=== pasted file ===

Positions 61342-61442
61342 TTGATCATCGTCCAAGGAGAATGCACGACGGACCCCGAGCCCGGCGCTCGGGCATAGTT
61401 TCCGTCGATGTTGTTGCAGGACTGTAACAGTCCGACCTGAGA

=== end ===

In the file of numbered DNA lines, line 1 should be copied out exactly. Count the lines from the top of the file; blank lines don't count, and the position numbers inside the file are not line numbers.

Positions 61342-61442